The 38th Annual Phi Delta Kappa/Gallup Poll on what we think of our public schools has been released and there are a few finding that are pretty interesting, I think. Let me just say that I wonder just how much weight to give the responses since the vast majority of the respondents are graduates of the system and, therefore, I would think more apt to rate it better than it might be. The fact that only 32% of those surveyed had kids in school, and only 27% were college graduates at first seems surprising to me, but I’m sure they are just more reality checks than any type of outlier.

Anyway, here are some of the conclusions worth thinking about (with some short comments):

  • Public ratings of the local schools are near the top of their 38-year range (hmmm…maybe things aren’t so bad after all.)
  • There is near-consensus support for the belief that the problems the public schools face result from societal issues and not from the quality of schooling. (So what does that say? Should have been a question about what we do about that.)
  • The public is aware of the link between adequate funding and effective schooling and understands that current funding levels are a challenge for schools.
  • There is still majority support for at least the current level of testing, although there has been a shift toward the belief that there is “too much testing.” (Small steps…)
  • Large and growing numbers see the emphasis on testing translating into “teaching to the test,” and those saying that doing so is a “bad thing” are nearing consensus. (Finally…)
  • There is near consensus that closing the achievement gap is of great importance and that it is unnecessary to sacrifice high standards to do it. (But interestingly, 39% of respondents said it’s not the public school’s job to close it. Hmmm…)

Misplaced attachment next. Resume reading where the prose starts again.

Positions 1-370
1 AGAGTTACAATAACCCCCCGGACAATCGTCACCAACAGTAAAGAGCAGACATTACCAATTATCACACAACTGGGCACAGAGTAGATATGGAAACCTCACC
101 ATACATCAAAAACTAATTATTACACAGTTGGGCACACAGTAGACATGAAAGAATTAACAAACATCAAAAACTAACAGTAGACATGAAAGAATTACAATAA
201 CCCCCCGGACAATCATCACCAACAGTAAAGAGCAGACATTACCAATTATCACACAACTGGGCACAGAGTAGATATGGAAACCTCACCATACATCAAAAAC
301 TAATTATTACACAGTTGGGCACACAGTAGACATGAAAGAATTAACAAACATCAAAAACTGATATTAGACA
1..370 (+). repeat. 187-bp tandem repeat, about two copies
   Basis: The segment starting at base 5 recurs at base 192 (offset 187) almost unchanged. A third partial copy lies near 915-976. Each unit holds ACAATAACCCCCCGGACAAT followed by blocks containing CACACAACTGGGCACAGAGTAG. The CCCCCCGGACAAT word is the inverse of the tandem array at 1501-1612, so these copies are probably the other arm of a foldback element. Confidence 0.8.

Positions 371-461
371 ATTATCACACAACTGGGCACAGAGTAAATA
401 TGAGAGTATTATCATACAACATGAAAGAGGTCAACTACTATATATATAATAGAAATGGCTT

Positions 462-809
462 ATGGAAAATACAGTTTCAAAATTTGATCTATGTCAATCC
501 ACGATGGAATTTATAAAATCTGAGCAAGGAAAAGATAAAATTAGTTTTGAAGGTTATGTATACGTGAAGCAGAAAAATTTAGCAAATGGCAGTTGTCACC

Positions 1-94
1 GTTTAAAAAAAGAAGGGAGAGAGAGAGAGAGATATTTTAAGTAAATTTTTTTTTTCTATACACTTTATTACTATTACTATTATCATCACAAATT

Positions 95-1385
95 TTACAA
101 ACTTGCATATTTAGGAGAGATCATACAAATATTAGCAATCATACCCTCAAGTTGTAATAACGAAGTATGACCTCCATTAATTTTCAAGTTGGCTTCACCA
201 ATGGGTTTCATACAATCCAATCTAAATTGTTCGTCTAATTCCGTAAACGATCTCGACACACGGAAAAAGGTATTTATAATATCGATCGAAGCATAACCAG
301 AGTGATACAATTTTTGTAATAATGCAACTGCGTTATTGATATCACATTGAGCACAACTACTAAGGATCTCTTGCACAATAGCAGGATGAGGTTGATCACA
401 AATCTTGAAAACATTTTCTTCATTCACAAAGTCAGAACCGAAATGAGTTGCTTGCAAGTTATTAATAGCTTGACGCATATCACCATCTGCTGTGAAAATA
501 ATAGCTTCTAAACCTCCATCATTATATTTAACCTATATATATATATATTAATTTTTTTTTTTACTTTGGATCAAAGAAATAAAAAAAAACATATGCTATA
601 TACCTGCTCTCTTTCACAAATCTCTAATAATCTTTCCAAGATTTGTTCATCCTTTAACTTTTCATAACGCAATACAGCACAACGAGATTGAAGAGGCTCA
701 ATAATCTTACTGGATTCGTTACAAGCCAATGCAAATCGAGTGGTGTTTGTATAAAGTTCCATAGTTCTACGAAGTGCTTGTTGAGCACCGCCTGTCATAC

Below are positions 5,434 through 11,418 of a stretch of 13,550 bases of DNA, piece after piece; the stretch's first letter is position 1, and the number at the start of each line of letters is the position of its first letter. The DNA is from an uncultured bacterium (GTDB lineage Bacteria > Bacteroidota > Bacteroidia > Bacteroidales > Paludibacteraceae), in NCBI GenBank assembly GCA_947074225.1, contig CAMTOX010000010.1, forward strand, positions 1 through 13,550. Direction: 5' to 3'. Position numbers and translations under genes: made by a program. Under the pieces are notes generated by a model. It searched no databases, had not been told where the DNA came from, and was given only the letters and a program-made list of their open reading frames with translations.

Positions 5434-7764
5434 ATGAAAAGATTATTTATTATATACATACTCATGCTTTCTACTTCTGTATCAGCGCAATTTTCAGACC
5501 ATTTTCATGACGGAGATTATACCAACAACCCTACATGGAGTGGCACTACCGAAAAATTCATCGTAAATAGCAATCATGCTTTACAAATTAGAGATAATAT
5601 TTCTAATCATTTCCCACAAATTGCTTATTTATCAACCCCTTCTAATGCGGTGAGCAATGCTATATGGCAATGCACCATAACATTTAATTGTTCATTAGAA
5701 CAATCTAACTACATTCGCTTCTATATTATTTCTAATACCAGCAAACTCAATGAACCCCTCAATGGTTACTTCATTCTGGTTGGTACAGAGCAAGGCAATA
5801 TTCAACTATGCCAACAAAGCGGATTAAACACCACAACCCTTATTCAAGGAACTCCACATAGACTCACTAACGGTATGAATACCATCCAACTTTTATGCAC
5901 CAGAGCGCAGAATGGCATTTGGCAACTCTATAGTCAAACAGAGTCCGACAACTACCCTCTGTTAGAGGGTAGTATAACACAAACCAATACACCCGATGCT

• The public is divided on the question of revising the curriculum to meet today’s needs. (Though the 47% who say that the curriculum needs to be changed is a significant increase over the 31% who thought so in 1970.)
  • The public does not believe that students in their local schools work hard enough in school or on homework outside of school. (And what do we do about that?)
  • Almost half of the respondents believe they are knowledgeable about NCLB, while just over half believe they know little or nothing about the law. Those who believe they know enough to express an opinion are also divided between viewing the law favorably and unfavorably.
  • So, the question is, do we just keep on keeping on? Is the context that our community trying to put out there anywhere on these respondent’s radar? Do we see things differently because of that context, and, if so, do we see them rightly? Do they get the concept of this slide in Karl Fisch’s wonderful opening day Powerpoint:

    Name this Country:

  • Richest in the World
  • Largest Military
  • Center of world business and finance
  • Strongest education system
  • World center of innovation and invention
  • Currency the world standard of value
  • Highest standard of living
  • Answer: England in 1900.

    Just some things to think about…

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